CRS Annotated Constitution

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Some General Criteria

What due process of law means in the procedural context depends on the circumstances. It varies with the subject matter and the necessities of the situation. Due process of law is a process which, following the forms of law, is appropriate to the case and just to the parties affected. It must be pursued in the ordinary mode prescribed by law; it must be adapted to the end to be attained; and whenever necessary to the protection of the parties, it must give them an opportunity to be heard respecting the justice of the judgment sought. Any legal proceeding enforced by public authority, whether sanctioned by age or custom or newly devised in the discretion of the legislative power, which regards and preserves these principles of liberty and justice, must be held to be due process of law.1

Ancient Use and Uniformity.—The requirements of due process may be ascertained in part by an examination of those settled usages and modes of proceedings existing in the common and statutory law of England during colonial times, and not unsuited to the civil and political conditions in this country. A process of law not otherwise forbidden may be taken to be due process of law if it has been sanctioned by settled usage both in England and in this country. In other words, the antiquity of a procedure is a fact of weight in its behalf. However, it does not follow that a procedure settled in English law and adopted in this country is, or remains, an essential element of due process of law. If that were so, the procedure of the first half of the seventeenth century would be fastened upon American jurisprudence like a strait jacket, only to be unloosed by constitutional amendment. Fortunately, the States are not tied down by any provision of the Constitution to the practice and procedure which existed at the common law, but may avail[p.1694]themselves of the wisdom gathered by the experience of the country to make changes deemed to be necessary.2

Equality.—If due process is to be secured, the laws must operate alike upon all and not subject the individual to the arbitrary exercise of governmental power unrestrained by established principles of private rights and distributive justice. Where a litigant has the benefit of a full and fair trial in the state courts, and his rights are measured, not by laws made to affect him individually, but by general provisions of law applicable to all those in like condition, he is not deprived of property without due process of law, even if he can be regarded as deprived of his property by an adverse result.3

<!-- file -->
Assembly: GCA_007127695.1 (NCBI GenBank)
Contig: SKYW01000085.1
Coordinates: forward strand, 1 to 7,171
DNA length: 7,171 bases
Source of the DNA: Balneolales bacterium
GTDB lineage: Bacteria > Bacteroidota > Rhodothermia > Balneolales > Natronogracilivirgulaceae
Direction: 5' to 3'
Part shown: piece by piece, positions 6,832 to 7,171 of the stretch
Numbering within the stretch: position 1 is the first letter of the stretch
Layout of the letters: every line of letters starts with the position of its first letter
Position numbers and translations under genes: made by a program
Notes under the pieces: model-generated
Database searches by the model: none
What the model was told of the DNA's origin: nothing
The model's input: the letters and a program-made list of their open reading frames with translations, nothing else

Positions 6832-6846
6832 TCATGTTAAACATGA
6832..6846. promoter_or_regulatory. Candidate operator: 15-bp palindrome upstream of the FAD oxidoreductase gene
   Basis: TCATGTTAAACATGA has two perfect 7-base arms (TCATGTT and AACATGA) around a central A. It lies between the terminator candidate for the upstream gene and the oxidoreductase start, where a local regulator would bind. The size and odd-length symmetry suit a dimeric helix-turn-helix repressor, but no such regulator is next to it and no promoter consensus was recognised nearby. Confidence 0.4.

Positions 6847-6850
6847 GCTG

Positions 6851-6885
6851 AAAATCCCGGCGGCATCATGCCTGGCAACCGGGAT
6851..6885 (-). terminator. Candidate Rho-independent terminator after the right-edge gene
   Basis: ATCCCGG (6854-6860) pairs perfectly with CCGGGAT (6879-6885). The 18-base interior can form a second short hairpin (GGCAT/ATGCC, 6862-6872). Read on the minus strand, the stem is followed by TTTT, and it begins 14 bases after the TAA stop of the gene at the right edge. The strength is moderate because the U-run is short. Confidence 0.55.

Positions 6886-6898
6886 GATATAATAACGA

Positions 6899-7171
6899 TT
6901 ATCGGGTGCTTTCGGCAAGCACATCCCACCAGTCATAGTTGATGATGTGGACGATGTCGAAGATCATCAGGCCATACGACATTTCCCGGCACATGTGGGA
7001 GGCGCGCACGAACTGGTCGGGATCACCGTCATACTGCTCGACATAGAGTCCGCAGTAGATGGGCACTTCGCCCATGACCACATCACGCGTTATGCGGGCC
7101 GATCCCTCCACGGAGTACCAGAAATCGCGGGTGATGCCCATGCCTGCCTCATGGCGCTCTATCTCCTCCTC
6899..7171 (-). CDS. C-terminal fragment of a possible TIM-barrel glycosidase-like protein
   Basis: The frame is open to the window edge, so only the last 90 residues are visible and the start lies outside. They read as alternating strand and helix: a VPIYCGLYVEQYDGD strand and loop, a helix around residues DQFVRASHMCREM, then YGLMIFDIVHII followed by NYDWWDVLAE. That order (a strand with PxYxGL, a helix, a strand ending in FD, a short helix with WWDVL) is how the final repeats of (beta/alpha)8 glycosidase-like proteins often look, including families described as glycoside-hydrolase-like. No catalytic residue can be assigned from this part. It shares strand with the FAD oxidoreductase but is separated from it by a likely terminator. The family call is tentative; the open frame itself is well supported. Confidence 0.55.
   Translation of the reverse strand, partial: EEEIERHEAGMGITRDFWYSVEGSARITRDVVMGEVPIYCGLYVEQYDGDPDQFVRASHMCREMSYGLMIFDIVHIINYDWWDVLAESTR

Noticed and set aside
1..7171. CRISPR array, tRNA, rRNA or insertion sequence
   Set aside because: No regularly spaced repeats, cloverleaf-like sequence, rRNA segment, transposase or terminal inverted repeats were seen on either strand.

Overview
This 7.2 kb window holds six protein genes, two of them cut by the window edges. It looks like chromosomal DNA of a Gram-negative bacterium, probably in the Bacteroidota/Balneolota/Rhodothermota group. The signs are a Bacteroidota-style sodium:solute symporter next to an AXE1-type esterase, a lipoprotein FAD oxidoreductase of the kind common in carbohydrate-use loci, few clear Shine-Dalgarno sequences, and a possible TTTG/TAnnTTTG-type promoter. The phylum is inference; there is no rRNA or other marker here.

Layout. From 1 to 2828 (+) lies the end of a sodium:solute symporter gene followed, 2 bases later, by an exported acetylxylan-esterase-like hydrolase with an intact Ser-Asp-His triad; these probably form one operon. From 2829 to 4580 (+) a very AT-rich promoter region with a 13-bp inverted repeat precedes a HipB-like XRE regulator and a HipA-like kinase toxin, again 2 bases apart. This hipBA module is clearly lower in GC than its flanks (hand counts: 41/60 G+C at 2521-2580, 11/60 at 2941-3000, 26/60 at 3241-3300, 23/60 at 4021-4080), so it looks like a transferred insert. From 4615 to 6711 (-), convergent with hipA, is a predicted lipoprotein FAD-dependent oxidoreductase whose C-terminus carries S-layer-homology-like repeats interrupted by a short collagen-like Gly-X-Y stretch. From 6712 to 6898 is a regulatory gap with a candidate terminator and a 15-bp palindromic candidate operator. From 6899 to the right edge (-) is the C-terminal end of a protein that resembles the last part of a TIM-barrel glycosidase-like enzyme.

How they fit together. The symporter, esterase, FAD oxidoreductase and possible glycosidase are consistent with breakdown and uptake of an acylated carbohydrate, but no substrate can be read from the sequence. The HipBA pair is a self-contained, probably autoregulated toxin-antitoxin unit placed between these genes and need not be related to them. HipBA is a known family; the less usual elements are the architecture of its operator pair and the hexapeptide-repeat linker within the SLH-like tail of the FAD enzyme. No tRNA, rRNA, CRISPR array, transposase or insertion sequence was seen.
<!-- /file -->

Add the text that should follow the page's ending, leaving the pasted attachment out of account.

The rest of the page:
Due Process, Judicial Process, and Separation of Powers.—Due process of law does not always mean a proceeding in court.4 Proceedings to raise revenue by levying and collecting taxes are not necessarily judicial, nor are administrative and executive proceedings, yet their validity is not thereby impaired.5 Moreover, the due process clause does not require de novo judicial review of the factual conclusions of state regulatory agencies.6

Nor does the Fourteenth Amendment prohibit a State from conferring upon nonjudicial bodies certain functions that may be called judicial, or from delegating to a court powers that are legislative in nature. For example, state statutes vesting in a parole board certain judicial functions,7 or conferring discretionary power upon administrative boards to grant or withhold permission to carry on a trade,8 or vesting in a probate court authority to appoint park commissioners and establish park districts9 are not in conflict with the due process clause and present no federal question. Whether legislative, executive, and judicial powers of a State shall be kept altogether distinct and separate, or whether they should in some particulars be merged, is for the determination of the State.10


1 Hagar v. Reclamation Dist., 111 U.S. 701, 708 (1884) ; Hurtado v. California, 110 U.S. 516, 537 (1884) .
2 Brown v. New Jersey, 175 U.S. 172, 175 (1899) ; Hurtado v. California, 110 U.S. 516, 529 (1884) ; Twining v. New Jersey, 211 U.S. 78, 101 (1908) ; Anderson Nat’l Bank v. Luckett, 321 U.S. 233, 244 (1944) .
3 Marchant v. Pennsylvania R.R., 153 U.S. 380, 386 (1894) .
4 Ballard v. Hunter, 204 U.S. 241, 255 (1907) ; Palmer v. McMahon, 133 U.S. 660, 668 (1890) .
5 McMillen v. Anderson, 95 U.S. 37, 41 (1877) .
6 Railroad Comm’n v. Rowan & Nichols Oil Co., 311 U.S. 570 (1941) (oil field proration order). See also Railroad Comm’n v. Rowan & Nichols Oil Co., 310 U.S. 573 (1940) (courts should not second–guess regulatory commissions in evaluating expert testimony).
7 Dreyer v. Illinois, 187 U.S. 71, 83–84 (1902) .
8 New York ex rel. Lieberman v. Van De Carr, 199 U.S. 552, 562, (1905).
9 Ohio ex rel. Bryant v. Akron Park Dist., 281 U.S. 74, 79 (1930) .
10 Carfer v. Caldwell, 200 U.S. 293, 297 (1906) .
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